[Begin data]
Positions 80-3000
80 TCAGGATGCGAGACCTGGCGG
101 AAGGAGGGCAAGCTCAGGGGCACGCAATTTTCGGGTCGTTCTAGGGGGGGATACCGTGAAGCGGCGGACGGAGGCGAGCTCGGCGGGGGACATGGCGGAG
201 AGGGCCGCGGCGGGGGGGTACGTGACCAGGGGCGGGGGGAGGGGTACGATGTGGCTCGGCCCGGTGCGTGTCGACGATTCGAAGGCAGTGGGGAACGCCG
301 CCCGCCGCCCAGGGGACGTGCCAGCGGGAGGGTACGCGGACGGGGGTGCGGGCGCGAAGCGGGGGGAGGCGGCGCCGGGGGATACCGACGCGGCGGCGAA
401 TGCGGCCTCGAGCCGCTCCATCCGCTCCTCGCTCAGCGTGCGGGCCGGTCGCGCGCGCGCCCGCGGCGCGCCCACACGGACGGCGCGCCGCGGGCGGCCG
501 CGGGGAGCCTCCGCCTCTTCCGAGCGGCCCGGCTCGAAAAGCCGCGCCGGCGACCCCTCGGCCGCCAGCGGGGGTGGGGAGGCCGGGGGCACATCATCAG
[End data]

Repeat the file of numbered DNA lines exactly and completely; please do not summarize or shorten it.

Positions 80-3000
80 TCAGGATGCGAGACCTGGCGG
101 AAGGAGGGCAAGCTCAGGGGCACGCAATTTTCGGGTCGTTCTAGGGGGGGATACCGTGAAGCGGCGGACGGAGGCGAGCTCGGCGGGGGACATGGCGGAG
201 AGGGCCGCGGCGGGGGGGTACGTGACCAGGGGCGGGGGGAGGGGTACGATGTGGCTCGGCCCGGTGCGTGTCGACGATTCGAAGGCAGTGGGGAACGCCG
301 CCCGCCGCCCAGGGGACGTGCCAGCGGGAGGGTACGCGGACGGGGGTGCGGGCGCGAAGCGGGGGGAGGCGGCGCCGGGGGATACCGACGCGGCGGCGAA
401 TGCGGCCTCGAGCCGCTCCATCCGCTCCTCGCTCAGCGTGCGGGCCGGTCGCGCGCGCGCCCGCGGCGCGCCCACACGGACGGCGCGCCGCGGGCGGCCG
501 CGGGGAGCCTCCGCCTCTTCCGAGCGGCCCGGCTCGAAAAGCCGCGCCGGCGACCCCTCGGCCGCCAGCGGGGGTGGGGAGGCCGGGGGCACATCATCAG